http://www.motorsport.com/f1/news/sauber-defends-kaltenborn-amid-legal-row/

        3. Chris (@tophercheese21)
          1st June 2016, 9:39

          I’m massively surprised that Monisha hasn’t been sacked earlier. She’s incredibly intelligent, but I just don’t think she makes a good team principal. The team has been in utter shambles for the past 3 years.

          They just need a fresh start with new personal, and IMO Monisha should be the first to get the chop.

          1. She owns large part of Sauber, cannot just sack her.

      3. @ultimateuzair Or decent drivers, as Monaco showed. It must be so embarrassing running a team where the drivers publicly squabble in a manner similar to children arguing who took more sweets.

        1. What driver with any other option would sign with them after she clearly showed that a contract with Sauber wasn’t worth the paper it was printed on last year.

      4. @ultimateuzair We all know they go for quantity rather than quality…

      5. The problem with depending on your pay drivers is that you can’t even scold them really. They pay for the team to keep going so they can say “What right to you have scolding me, without me you can’t even race”.

    2. Every time I see the current Sauber cars, I always think of IKEA. I guess it’s the colors on the outside of their store buildings…

      1. Banco de Brasil colors

    3. People slag Ferrari for how they do things but I think it’s the best model. They make no bones about the fact that the drivers are employees and will do as they’re told. I think an additional piece could be added where you let the drivers know that if they are told to yield, if they can stick with their team mate the positions will be swapped back.

      1. @velocityboy Nasr was told exactly that.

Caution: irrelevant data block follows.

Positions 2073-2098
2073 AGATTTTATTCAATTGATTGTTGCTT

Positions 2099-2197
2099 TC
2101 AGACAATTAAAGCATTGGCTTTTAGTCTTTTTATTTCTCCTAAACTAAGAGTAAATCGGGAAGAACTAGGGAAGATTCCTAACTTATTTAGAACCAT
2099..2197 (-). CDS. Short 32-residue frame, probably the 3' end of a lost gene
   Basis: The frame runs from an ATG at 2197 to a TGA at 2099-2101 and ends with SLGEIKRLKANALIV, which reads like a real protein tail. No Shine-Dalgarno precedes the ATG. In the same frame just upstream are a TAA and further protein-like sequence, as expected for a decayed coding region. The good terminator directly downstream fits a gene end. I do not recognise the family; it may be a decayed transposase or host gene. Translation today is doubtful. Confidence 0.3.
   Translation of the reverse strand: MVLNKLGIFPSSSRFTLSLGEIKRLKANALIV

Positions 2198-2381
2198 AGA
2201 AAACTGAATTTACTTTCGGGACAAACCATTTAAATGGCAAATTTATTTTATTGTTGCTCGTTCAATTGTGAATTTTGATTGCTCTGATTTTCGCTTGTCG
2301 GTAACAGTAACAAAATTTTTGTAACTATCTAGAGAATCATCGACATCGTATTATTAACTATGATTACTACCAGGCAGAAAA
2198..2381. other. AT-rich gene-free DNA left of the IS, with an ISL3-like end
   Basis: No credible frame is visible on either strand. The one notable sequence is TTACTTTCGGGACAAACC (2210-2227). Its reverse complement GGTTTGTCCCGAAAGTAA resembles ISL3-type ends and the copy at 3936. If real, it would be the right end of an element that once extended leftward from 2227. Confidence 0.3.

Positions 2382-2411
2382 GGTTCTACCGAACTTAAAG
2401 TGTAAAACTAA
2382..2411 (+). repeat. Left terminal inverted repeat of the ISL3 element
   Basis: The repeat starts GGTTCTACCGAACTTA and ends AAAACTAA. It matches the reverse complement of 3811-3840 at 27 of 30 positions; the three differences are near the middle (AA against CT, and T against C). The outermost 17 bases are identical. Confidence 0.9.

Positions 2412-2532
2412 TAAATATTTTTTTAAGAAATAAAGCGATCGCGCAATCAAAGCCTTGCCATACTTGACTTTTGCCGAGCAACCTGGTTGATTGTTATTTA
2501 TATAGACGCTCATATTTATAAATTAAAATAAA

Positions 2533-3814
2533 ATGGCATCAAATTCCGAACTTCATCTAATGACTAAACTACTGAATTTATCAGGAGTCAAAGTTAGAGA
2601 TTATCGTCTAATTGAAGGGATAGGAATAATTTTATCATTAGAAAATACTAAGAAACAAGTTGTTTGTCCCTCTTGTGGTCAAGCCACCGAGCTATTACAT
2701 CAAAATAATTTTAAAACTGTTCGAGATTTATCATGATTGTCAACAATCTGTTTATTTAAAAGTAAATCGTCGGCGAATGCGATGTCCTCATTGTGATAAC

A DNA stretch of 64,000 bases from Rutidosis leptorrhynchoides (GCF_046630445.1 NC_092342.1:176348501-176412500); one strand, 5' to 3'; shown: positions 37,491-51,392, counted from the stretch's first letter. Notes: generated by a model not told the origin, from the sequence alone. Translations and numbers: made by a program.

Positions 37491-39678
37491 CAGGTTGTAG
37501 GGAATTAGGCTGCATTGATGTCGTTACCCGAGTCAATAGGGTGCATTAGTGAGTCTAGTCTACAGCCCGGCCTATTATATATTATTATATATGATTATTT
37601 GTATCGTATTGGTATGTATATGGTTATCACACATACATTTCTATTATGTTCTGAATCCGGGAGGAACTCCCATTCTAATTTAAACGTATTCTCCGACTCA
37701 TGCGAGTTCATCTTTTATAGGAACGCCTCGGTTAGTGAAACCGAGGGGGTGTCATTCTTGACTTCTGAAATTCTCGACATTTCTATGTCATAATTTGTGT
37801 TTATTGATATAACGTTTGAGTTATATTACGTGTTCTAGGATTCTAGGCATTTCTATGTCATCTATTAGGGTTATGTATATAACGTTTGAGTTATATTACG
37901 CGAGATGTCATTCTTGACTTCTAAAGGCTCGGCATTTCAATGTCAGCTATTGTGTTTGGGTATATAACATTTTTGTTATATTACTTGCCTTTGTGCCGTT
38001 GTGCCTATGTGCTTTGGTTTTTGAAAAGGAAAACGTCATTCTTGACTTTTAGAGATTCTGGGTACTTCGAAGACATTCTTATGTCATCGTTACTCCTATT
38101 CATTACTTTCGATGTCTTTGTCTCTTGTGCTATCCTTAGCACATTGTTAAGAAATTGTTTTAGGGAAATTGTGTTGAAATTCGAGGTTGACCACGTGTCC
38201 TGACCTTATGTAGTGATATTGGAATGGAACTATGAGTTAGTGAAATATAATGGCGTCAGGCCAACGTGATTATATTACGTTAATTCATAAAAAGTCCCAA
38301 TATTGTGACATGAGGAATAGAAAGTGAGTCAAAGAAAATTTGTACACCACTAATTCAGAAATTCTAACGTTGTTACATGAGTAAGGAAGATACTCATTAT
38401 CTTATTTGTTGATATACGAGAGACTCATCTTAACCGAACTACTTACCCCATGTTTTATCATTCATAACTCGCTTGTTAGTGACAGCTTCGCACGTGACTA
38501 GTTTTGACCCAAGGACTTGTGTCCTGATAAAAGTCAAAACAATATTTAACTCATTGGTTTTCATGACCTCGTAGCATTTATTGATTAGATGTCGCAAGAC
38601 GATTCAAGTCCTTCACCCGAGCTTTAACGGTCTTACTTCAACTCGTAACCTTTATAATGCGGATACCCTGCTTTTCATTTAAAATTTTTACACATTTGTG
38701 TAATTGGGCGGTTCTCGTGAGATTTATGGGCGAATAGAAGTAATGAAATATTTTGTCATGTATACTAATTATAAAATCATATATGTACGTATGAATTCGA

2. That’s actually a pretty good policy for team orders. Give the beneficiary 5 laps to build a lead of 2 seconds or the positions get swapped back. Neither driver can complain about that…. Although not sure how traffic could figure into it but I’m sure it could be made to work.

      3. i slag Ferrari for being the biggest cheats in Formula 1 history ever. The biggest fraud in F1, only able to win if can if they can cheat, steal or block competittors.

        Also their policy of having 1 main driver and sacrificial lamb ruins the spetacle, but in true Ferrari fashion they dont care, a win is win.

        1. There is no good way to win, there is only winning!

          1. That’s true for Ferrari.
            For everyone else, the good way to win is like Brawn did it, or like RedBull did it, or like Mercedes does it.
            That’s the good way to win.

      4. Ferrari can afford to do that because they have the financial might to tell the objecting driver “if you don’t like it the door is there and don’t let it hit you as you are leaving”
        Sauber is funded by this drivers. They can’t do that. They have to try and play politics with them.

    4. Winning Monaco gives the team a big prize bonus end of the year, and sponsor credibility. That’s why Mercedes had to make that decision to win the race at all cost. A win/cash bonus for the team members.

      But it was very costly for Rosberg.